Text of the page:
“When the enemy attacks the foundations, we must be able to protect these foundations” (24).
“The church’s doctrine of the incomprehensibility of God is based upon and is the logical consequence of God’s absolute self-existence” (33).
“It is really only the Christian who can speak of implication, because no one but him really takes the idea of an absolute system seriously” (35).
“The proper way to begin with facts is therefore to claim that unless they are what Christians say they are, they are unintelligible” (41).
“All men are either in covenant with Satan or in covenant with God” (68).
“Once man has sinned, his intellect is disturbed no less than are his emotions or his will” (75).
“The average philosopher and scientist today holds to a nontheistic conception of reason and therefore also to a nontheistic conception of evidence” (87).
“Surely the Christian, who believes in the doctrine of creation, cannot share the Greek depreciation of the things of the sense world” (93).
“Either man is created by God, or he is not” (97).
“The assurance of the truth of revelation is the work of the internal testimony of the Spirit” (103).
“Without the testimony of the Spirit, even Adam and Eve in Paradise would have lived in uncertainty and doubt” (104).
“Revelation is always testimony . . . . [i]t is always authoritative testimony and as such requires obedience” (114).
“The revelation of God was deposited in the whole of creation . . . . [m]an was to be God’s reinterpreter, that is, God’s prophet on earth” (129).
“Nature cannot be studied fruitfully except in combination with man. Man is the reinterpreter of God’s universe” (134) [I know. I know. This is a two-liner.]
“The Christian can obtain his philosophy of fact from no other source than Scripture” (152).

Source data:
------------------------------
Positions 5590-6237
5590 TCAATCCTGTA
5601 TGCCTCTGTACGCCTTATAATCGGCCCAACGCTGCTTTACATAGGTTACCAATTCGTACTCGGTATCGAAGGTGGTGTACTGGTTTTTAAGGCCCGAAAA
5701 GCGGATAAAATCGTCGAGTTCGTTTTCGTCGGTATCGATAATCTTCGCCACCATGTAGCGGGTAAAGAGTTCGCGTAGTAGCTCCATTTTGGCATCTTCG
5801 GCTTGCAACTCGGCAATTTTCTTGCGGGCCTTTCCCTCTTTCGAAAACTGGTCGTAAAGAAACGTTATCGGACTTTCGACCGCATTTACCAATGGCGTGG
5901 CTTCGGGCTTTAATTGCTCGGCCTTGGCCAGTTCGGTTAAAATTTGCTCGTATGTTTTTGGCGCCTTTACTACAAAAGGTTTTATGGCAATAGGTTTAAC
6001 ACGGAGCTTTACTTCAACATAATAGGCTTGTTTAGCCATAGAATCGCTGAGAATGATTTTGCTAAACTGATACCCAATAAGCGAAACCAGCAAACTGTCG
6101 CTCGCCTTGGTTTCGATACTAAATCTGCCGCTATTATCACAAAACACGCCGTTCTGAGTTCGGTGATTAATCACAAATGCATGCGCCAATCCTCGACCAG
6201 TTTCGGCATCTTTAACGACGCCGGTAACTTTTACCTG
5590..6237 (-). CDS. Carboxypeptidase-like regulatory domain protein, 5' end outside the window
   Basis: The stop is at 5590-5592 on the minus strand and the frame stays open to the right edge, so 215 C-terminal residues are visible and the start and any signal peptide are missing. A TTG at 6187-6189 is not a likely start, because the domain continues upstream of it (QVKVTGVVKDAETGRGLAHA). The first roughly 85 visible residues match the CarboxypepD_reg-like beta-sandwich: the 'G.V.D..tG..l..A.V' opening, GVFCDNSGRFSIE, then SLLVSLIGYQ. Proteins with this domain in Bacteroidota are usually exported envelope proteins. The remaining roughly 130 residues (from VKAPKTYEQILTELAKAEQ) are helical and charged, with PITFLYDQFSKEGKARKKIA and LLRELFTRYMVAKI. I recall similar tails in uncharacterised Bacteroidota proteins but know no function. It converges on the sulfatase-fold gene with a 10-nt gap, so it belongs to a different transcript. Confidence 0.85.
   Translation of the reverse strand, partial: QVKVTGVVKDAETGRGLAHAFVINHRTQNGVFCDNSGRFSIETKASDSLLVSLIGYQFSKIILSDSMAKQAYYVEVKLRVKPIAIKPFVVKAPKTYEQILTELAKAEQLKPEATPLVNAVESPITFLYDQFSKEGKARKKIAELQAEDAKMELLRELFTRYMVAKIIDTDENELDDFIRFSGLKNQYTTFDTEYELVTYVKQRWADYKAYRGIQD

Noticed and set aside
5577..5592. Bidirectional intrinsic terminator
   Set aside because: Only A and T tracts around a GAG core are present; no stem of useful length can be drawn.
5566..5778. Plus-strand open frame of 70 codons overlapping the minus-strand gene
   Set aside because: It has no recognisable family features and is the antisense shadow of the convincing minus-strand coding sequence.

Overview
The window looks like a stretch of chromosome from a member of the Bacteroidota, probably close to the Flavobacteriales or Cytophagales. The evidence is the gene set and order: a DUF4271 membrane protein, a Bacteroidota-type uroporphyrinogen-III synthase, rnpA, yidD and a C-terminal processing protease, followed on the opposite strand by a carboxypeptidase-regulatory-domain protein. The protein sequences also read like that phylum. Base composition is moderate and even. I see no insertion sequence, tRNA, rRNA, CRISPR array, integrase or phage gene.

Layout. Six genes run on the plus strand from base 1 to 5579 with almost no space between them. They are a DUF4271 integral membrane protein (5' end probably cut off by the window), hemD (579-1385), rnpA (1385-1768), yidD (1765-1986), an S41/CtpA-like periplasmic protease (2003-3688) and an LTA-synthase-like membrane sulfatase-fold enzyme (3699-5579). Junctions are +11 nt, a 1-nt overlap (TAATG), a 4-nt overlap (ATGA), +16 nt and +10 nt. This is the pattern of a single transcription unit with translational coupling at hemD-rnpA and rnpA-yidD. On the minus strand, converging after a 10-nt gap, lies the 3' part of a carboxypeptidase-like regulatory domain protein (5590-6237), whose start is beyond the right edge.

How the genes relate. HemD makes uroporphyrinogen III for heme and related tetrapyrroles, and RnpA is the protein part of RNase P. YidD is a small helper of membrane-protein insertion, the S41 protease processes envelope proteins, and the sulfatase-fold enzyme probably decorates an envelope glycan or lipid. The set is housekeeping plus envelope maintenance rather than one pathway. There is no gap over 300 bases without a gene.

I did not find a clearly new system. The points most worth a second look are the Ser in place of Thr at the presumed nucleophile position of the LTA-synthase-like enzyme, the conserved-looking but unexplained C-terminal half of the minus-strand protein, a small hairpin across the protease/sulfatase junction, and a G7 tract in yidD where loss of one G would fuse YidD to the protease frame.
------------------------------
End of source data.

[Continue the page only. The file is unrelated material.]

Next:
“Man is and remains God’s self-conscious creature” [cf. Romans 1:19] (160).
“The created personality is the highest manifestation of the personality of God” (160).
“No sinner can interpret reality aright” (164).
“Revelation in nature is but a limiting concept, a concept incomplete without its correlative [correlative concept is what is needed for a limiting concept to be understood] as found in supernatural communication” (171).
“The foolishness of the denial of the Creator lies precisely in the fact that this Creator confronts man in every fact so that no fact has any meaning for man except it be seen as God’s creation” (174).
“Salvation means that man, the sinner, must be brought back to the knowledge of himself as the creature of God and therefore, to the knowledge of God as the Creator” (195).
“It is a common mistake of modern theology to mix the categories of the ethical and the metaphysical” (209).
“The distinction between Creator and creature has not been changed in the least by the incarnation of Christ” (212).”
“When sin came, it would have destroyed true prophecy. Then God gave the mother promise” [Genesis 3:15] (213).
“The central miracle of Christianity, as it is in the person and work of Christ, is necessary not because man is man, but because man is a sinner” (219).
“Man needs true interpretation, but he also needs to be made a new creature” (219).
“[A] healed soul in a healed body needs a healed nature in which to live” (220).
“Now God, in special revelation, actually brings the true interpretation into the possession of the souls of those whom he has chosen” (222).
“Revelation had to be historically mediated” (224).
“Jesus was the greatest religious expert that ever lived. Accordingly, we ought to attach great weight to his words” (231).
“It was necessary that the ethical alienation should be removed in order that the original metaphysical relation be able to function normally again” (232).
“Scripture needs no additional revelation” (240).
“[O]nly God himself can testify to the revelation that he has given of himself. Special revelation must, in the nature of the case, be self-testified” (243).
All quotes from An Introduction to Systematic Theology: Prolegomena and the Doctrines of Revelation, Scripture, and God (P&R, 2007).